There is still one major issue that should be discussed (in my point of view) is degrowth possible in poor southern country whose ideal model is that of rich countries, that is to say that of excessive consumerism, with an increasingly extravagant abandonment of “social” responsibilities of the state (education, health, infrastructure, etc. …) and a declared opening towards a wild capitalism, coupled with the corruption and the clientelism and corporatism of the ruling class.
How could we discuss a degrowth strategy while the “mass” is looking for employment?
How could we explain the need for a “radical ecology” approach vs green/blue growth economy while many people fight to survive as their minimal needs (health care, education, water supplying, energy etc.) are privatized or very expensive to ensure?
I knew that Pr latouche argued in one of this books that the debate should be “offset” for such countries as their global impact (for time being) is far lower that the one from western countries and TIC’s.
I think that we should initiate the debate focusing on sensitization and education in order to avoid urgently wrong “development strategies” that might became a nightmare for the peoples of the country in really near future…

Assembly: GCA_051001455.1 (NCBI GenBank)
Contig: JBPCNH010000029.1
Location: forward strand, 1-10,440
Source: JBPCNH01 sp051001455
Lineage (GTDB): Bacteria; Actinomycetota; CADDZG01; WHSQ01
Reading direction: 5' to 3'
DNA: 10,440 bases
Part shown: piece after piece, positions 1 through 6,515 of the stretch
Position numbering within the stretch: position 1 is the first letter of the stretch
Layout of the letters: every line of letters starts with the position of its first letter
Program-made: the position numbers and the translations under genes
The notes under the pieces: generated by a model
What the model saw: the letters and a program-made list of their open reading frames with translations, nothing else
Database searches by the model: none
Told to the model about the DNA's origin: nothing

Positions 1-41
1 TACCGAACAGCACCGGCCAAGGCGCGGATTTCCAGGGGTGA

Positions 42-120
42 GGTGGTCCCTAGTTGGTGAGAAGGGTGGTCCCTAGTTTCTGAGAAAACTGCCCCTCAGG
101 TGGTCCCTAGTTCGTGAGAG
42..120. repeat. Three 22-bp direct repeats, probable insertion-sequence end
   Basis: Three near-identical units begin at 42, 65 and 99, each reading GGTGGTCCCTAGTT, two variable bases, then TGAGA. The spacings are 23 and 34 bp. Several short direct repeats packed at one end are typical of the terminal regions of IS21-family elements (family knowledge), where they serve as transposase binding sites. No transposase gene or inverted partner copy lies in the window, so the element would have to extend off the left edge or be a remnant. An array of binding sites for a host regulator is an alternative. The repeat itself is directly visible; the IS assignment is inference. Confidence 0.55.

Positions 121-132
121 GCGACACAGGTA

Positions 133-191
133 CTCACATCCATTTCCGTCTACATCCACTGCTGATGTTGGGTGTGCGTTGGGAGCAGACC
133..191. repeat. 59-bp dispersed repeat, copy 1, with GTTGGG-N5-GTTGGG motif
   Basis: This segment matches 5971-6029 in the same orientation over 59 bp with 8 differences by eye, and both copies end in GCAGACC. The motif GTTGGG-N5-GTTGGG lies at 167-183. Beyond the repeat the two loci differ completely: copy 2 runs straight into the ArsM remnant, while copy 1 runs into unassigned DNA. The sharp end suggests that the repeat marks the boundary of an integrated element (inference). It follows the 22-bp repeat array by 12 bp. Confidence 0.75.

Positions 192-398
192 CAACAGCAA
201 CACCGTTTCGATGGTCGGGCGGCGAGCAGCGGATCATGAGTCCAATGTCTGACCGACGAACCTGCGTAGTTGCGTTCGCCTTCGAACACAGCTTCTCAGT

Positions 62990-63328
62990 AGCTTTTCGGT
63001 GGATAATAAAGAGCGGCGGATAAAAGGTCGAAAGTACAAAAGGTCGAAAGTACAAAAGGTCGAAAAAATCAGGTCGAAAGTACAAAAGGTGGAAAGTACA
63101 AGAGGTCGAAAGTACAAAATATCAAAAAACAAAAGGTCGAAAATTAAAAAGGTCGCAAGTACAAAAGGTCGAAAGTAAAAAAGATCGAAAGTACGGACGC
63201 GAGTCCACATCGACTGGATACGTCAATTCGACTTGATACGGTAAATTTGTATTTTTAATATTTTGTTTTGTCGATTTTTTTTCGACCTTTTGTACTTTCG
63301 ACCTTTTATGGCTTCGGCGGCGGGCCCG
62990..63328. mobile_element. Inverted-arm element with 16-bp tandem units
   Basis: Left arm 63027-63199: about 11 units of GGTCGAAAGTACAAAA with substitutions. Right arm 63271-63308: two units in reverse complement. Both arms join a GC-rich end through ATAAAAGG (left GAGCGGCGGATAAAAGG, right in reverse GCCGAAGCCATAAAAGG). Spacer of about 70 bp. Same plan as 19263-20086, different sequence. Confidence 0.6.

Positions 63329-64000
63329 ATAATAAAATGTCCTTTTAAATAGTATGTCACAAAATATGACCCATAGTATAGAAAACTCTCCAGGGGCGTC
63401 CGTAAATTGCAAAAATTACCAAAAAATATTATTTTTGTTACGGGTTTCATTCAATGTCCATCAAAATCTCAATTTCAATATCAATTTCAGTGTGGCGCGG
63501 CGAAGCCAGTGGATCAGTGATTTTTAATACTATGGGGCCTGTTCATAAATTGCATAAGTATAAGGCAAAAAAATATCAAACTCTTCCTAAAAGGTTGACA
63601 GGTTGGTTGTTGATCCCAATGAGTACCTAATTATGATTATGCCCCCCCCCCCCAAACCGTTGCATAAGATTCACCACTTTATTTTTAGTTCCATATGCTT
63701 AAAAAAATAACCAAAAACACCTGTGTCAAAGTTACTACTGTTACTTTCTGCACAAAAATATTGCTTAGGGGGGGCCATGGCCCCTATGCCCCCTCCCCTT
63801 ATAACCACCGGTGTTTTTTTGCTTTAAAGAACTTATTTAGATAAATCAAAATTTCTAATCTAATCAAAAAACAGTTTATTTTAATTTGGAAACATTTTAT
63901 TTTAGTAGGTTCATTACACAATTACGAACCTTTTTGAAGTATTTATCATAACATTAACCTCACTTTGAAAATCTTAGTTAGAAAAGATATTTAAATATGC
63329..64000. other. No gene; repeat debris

im from tunisia
Hey there, Germanwatch put forward an interesting debate on this three years ago “Degrowth Debate - Persperctive from the Global South”…you might want to ask them whether they further worked on this topic and might have more material.
I am writing from Fiji in the South Pacific, and have the blessing to work and play in 13 other Pacific Island countries. I am new to the degrowth concept and movement but am very interested in this same convergence of issues as when I look around this is the time for discussion to be raised and debated in our region. The majority of Pacific Island countries are collectivist by tradition and a lot of the ideals of degrowth (as I am learning anyway) align with our not so distant past way of living. It is true that we have fallen for the consumerist capitalist culture of the North, that was deposited through colinisation and subsequent regimes seeking to keep the colonial status quo. It is also true that much of our public spending comes from donor funds that are driving the same “development” paradigm of capital economy and so large projects are delivered in the same vein.
However, we are facing the very real threat of climate change - our seas are already becoming periliously high and storms more voracious - and with this is a generation of voices speaking about the instersection of all these ideas. I would love to see how degrowth aligns with traditional cultures and overcomes the bruises of colinisation and what this could uncover and potentially teach the larger degrowth movement. I feel like there are some diamonds in there ready to be found.
Thank you for your thread, and thank you Kristina for the resources.